I have been trying getting in touch with Shanar* since I arrived in Syria at the beginning of April. She is an experienced Kurdish activist I met in Damascus last year, who has been jailed several times, the last time after one of the first protests which broke out in Damascus by mid-March. Shanar recalls that episode, when they dragged her by the hair across the street of Damascus and almost broke her hand, by beating her savagely in prison. She got used to the behavior of the security forces, like most of the Kurds in Al-Jazira, the Kurdish stronghold in North-Eastern Syria. The region already witnessed riots in 2004 in Qamishli, when a football match between an Arab and a Kurdish team degenerated into clashes with security forces and the subsequent decision to send the army to ‘restore security’. The death toll at the end of the unrest was of at least 36 Kurdish citizens.
The condition of Kurds in Syria has been constantly affected by discrimination.
 Following a census carried on in 1962 in the Al-Hasaka province, some 120.000 Kurds were stripped off their citizenship rights and registered as ‘foreigners’ (Ajanib). According to UNHCR, the Kurds without Syrian citizenship today are around 300.000. On 8 April 2011, in an attempt to contain Kurdish participation to the uprising, President Al-Assad issued a decree granting citizenship to those ‘foreigners’ of Al-Hasaka, but most of the Kurds have rejected this late concession. Another discriminatory measure was taken in 2008, when Decree 49 was issued to restrict the freedom of certain border areas to sell and purchase lands without prior government approval. The Kurds saw this as a further attempt to exacerbate their living conditions and force them to leave their lands.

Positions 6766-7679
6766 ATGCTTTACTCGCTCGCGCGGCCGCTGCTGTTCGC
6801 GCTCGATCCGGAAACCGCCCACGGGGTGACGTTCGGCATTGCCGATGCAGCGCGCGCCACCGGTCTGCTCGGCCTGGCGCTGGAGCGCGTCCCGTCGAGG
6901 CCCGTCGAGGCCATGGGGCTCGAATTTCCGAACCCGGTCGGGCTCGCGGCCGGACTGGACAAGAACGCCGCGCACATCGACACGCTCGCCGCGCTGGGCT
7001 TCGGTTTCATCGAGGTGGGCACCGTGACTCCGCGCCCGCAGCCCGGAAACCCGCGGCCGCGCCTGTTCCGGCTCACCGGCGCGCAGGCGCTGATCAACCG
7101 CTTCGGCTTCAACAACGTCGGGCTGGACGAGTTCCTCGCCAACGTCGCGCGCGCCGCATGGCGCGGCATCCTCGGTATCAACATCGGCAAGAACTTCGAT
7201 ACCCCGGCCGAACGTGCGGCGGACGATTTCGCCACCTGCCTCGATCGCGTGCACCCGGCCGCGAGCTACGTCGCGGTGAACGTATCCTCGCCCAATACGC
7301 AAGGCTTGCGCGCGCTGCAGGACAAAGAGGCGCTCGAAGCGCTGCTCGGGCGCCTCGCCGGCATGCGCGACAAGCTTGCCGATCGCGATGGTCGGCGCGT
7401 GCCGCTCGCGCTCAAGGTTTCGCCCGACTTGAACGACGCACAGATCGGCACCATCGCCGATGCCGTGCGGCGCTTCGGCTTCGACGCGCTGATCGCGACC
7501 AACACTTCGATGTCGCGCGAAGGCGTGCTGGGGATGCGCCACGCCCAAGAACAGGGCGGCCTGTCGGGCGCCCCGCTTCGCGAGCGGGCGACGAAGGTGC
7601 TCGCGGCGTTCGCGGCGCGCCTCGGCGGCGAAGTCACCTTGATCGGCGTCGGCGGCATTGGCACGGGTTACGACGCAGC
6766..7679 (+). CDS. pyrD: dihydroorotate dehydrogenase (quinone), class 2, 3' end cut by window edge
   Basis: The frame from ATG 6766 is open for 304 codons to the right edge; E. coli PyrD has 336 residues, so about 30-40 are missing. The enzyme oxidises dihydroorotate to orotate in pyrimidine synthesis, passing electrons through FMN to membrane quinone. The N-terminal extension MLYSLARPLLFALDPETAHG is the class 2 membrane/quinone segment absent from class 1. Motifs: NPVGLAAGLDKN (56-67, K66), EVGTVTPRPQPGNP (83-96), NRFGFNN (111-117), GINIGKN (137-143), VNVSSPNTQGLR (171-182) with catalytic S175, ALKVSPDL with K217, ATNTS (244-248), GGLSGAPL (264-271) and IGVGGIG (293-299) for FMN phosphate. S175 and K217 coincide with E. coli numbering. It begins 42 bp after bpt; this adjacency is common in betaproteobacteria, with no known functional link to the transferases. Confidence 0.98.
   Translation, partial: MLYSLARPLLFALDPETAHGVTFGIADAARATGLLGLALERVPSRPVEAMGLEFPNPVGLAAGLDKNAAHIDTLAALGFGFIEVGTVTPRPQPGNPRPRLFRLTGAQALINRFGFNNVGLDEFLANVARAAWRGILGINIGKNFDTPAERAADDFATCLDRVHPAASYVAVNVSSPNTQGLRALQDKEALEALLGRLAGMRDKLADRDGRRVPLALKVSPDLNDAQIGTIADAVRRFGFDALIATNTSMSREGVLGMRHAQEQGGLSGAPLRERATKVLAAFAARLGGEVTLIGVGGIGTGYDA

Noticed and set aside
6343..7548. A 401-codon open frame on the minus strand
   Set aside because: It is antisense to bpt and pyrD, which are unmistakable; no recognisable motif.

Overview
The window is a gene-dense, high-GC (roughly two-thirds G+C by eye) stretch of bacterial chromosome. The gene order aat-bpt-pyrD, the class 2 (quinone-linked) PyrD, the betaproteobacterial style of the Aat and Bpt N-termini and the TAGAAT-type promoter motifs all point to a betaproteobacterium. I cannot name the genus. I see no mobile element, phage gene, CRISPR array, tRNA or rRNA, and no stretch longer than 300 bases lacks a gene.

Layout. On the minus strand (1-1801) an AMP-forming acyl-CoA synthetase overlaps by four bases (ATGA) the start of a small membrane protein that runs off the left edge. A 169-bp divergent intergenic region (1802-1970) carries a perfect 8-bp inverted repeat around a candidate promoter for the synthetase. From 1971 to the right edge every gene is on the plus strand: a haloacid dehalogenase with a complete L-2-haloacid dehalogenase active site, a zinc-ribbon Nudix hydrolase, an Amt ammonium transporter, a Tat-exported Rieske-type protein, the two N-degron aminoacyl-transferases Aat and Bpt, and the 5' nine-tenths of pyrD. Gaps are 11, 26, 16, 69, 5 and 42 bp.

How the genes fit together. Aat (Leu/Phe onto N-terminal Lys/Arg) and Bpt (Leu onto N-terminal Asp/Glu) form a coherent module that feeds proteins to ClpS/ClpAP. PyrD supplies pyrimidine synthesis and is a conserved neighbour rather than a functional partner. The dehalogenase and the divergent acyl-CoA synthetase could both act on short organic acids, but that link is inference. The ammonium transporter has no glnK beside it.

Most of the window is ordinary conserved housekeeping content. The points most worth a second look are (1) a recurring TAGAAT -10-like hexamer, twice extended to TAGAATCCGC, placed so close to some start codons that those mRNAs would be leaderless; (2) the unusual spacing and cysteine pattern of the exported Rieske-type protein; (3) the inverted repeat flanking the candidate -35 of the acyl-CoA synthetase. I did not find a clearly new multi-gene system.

When asked about Bashar’s latest concession, Shanar shows no hesitation replying: “Was it a compensation? We are not asking for citizenship now, we’re calling for freedom. We demand fundamental constitution amendments, like the abrogation of article 8 and not gifts from the President.” Article 8 of the Syrian Constitution states that “the leading party in state and society is the Socialist Arab Ba’th Party.” Another important aspect in the agenda of Shanar’s Future Movement (Tayyar al-Mustaqbal), one of the main Kurdish youth group, is that they demand “the recognition of Kurds not as a minority or the second largest ethnic group in Syria, but as first class citizens without any sort of distinction.”